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Quick implicit diff. question

  1. May 23, 2004 #1
    find the turning points on the curve with equation

    y^3 + 3xy^2 - x^3 = 3



    I'm confused bout the 3xy^2 mostly, i kno that xy goes to (y+x dy/dx) but not sure what 2 do bout the power...
     
  2. jcsd
  3. May 23, 2004 #2

    AKG

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    Use chain and power rules.

    d(f(x)g(x))/dx
    = f(x)g'(x) + g(x)f'(x)

    Also, remember, dz/dx = (dz/dy)(dy/dx)

    This is all you need to know, you should be able to figure it out yourself.
     
  4. May 23, 2004 #3
    We have:

    [tex]y^3+3xy^2-x^3=3[/tex]

    To perform an implicit differentiation here, we will apply the operator d/dx to each term on both sides of the equation:

    [tex]\frac{d}{dx}(y^3)+\frac{d}{dx}(3xy^2)-\frac{d}{dx}(x^3)=
    \frac{d}{dx}(3)[/tex]

    The important thing to remember is that:

    [tex]y=y(x)[/tex]

    That's why this is called implicit differentiation, because it's implied that y is a function of x. If y were not a function of x, then it could be treated as a constant when differentiating.

    On to the first term. You must use the extended chain rule here. The rule is:

    [tex]\frac{d}{dx}(u^n)=nu^{n-1}\frac{du}{dx}[/tex]

    So you have:

    [tex]\frac{d}{dx}(y^3)=3y^2\frac{dy}{dx}[/tex]

    This is just like taking the derivative of something like (x^2 + 3)^2 . First you would do the power rule on the whole quantity (x^2 + 3), then you would multiply by the derivative of the "inside" to get 2(x^2 + 3)(2x) . Here (y) is the whole quantity, and the derivative of the "inside" is dy/dx .

    It's important to note that you leave the dy/dx part alone after you've differentiated this part. You can't reduce it any further, since you don't know the functional relationship between y and x. Just treat it as another variable to carry along. At the end of the problem, sometimes you will want to solve for dy/dx = f(x,y) .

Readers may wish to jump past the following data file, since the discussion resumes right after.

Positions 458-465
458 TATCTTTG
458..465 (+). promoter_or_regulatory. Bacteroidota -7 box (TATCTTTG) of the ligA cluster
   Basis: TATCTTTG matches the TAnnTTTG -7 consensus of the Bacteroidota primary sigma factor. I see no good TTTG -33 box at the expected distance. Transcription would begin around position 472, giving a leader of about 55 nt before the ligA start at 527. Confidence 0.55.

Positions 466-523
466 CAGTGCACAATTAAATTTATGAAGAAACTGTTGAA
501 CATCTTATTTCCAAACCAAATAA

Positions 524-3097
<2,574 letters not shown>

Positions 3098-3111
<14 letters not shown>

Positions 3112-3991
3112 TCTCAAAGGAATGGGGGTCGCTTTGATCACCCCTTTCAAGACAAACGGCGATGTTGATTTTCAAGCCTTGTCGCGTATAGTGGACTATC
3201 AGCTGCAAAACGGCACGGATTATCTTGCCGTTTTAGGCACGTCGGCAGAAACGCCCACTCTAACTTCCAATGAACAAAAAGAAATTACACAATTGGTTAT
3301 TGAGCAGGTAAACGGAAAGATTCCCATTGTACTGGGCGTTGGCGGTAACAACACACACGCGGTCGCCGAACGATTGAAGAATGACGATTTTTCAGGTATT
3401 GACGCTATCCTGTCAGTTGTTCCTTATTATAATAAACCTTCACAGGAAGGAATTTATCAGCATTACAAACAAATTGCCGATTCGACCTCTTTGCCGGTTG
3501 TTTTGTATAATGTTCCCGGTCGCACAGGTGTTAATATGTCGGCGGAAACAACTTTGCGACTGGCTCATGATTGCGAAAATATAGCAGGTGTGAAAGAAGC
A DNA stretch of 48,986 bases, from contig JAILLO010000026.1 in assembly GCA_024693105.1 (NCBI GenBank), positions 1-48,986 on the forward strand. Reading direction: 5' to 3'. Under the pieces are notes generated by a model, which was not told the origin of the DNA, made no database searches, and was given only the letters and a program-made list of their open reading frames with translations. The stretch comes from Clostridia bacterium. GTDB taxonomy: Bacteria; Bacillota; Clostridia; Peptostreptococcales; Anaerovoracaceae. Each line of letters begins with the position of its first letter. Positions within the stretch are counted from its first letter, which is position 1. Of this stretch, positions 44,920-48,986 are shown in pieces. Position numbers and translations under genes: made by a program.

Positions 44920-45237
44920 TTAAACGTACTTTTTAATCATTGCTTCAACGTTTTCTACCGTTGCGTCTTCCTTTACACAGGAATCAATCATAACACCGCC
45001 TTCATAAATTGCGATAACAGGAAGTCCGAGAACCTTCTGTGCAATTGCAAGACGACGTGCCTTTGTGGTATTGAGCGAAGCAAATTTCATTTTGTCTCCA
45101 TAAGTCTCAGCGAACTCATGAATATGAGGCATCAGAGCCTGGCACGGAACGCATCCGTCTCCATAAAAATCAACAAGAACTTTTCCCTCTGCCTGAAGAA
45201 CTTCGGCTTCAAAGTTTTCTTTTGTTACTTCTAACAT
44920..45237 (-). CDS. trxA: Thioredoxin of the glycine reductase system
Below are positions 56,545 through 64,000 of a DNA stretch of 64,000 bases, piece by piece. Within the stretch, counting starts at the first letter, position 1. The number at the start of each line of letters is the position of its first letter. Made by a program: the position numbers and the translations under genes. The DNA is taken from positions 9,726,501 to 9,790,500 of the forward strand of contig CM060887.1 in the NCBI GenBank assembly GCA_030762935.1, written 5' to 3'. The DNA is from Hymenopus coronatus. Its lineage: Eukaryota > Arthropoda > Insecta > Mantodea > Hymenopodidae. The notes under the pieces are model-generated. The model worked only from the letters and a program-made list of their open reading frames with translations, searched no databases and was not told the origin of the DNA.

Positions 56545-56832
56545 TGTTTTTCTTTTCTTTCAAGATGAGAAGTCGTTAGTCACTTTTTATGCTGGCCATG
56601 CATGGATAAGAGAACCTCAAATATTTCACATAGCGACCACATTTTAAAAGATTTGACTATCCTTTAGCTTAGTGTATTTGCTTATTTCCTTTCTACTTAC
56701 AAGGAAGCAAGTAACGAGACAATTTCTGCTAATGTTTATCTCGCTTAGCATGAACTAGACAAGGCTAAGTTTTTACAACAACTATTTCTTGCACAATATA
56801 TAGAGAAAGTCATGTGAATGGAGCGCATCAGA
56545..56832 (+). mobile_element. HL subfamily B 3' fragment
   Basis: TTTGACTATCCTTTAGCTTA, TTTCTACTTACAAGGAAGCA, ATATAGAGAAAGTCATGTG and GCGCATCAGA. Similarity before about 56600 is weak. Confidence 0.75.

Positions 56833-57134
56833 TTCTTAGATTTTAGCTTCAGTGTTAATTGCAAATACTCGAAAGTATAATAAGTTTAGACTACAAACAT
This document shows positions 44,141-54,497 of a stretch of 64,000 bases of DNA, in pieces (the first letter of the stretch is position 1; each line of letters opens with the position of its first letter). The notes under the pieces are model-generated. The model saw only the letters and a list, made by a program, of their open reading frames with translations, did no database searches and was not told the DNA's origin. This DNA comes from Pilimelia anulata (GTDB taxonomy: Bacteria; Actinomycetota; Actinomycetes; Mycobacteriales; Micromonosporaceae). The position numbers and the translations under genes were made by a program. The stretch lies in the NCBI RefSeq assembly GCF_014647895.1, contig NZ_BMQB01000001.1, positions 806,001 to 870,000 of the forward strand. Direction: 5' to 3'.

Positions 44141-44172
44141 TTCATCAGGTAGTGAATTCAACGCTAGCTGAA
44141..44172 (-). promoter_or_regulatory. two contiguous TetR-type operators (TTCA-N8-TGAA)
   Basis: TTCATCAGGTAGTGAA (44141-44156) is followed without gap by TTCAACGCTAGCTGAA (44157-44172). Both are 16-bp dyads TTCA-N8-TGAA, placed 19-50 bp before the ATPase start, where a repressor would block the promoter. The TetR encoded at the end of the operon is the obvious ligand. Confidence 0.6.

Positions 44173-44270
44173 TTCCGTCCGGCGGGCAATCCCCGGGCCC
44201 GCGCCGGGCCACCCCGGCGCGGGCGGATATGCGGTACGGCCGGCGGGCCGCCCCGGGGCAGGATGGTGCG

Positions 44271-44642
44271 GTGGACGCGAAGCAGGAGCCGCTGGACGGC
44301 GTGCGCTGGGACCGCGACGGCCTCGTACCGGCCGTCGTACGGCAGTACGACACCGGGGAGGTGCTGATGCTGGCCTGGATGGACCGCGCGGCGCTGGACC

The second term is done like the above, in combination with the product rule. The power rule is:

    [tex]\frac{d}{dx}(fg) = f\frac{dg}{dx} + g\frac{df}{dx}[/tex]

    Here, let 3x be f and y^3 be g:

    [tex]\frac{d}{dx}[(3x)(y^2)]=
    3x\frac{d}{dx}(y^2) + y^2\frac{d}{dx}(3x)[/tex]

    With this you should have enough information to finish the derivative.
     
  5. May 23, 2004 #4
    Thanx a lot! Think I got it sorted now then, I'm off 2 try it out
     
  6. May 23, 2004 #5
    Hmm...k well...I tried usin ur advice n I got... dy/dx = (3x^2 - 3y^2) / (3y^2 + 6xy) for the whole thing.....is that right? cos if so I'm not 2 sure bout how to find exact turning points, i kno it has to equal 0 but if u multiply through by the denominator, ur left with 0 = 3x^2 - 3y^2 ...so then 3x^2 = 3y^2...which is a lotta points? ...*doesn't have a clue* lol
     
  7. May 23, 2004 #6

    AKG

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    Is it? Basically, x^2 = y^2. However, notice that the denominator of the derivative cannot be zero (an undefined derivative is not a turning point, correct?). 3y^2 + 6xy <> 0 must also be satisfied. By inspection, y cannot be zero. Now, we can see that y + 2x <> 0 (divided by 3 and by "y", which is okay because we know y can't be zero). y <> -2x. When would y ever be -2x? If y^2 = x^2, then y could never be -2x anyways (except if y = 0, which is already thrown out) so we simply need to find all pairs, (x,y) such that y is not zero, x^2 = y^2 and the original equation is satisfied. So, plug in y^2 = x^2 into the original equation and solve, and throw out any answer where y = 0.
     
  8. May 23, 2004 #7
    DavioSenBoo, I think you have the right answer. I also get:

    [tex]\frac{dy}{dx}=\frac{3x^2-3y^2}{3y^2+6xy}[/tex]

    I also agree with AKG's reasoning about the number of points given by the zero derivative condition. Looking at the numerator by itself and ignoring the denominator for the moment, we have:

    [tex]
    \begin{align*}
    y^2&=x^2\\
    y&=\pm x\\
    \end{align*}
    [/tex]

    Let's substitute +x in for y in the original equation to see what points we come up with:

    [tex]
    \begin{align*}
    y^3+3xy^2-x^3&=3\\
    x^3+3x^3-x^3&=3\\
    x&=1
    \end{align*}
    [/tex]

    From the first zero slope condition result, y = x, we see that when x is 1, y is 1, so we have our first important point, (1,1) . Now I will substitue -x in for y:

    [tex]
    \begin{align*}
    y^3+3xy^2-x^3&=3\\
    -x^3+3x^3-x^3&=3\\
    x&=3^{1/3}\approx 1.44
    \end{align*}
    [/tex]

    Since we used y = -x here, we have a second point, (1.44,-1.44) . These are the critical points, and it seems neither of them is dangerous with respect to the denominator of the derivative expression.

    I have made an implicit contour plot of the original equation in MATLAB with these two points labeled. With it, you can see the behavior quite well:

    http://omega.uta.edu/~tal0701/pf1.gif
     
    Last edited: May 23, 2004
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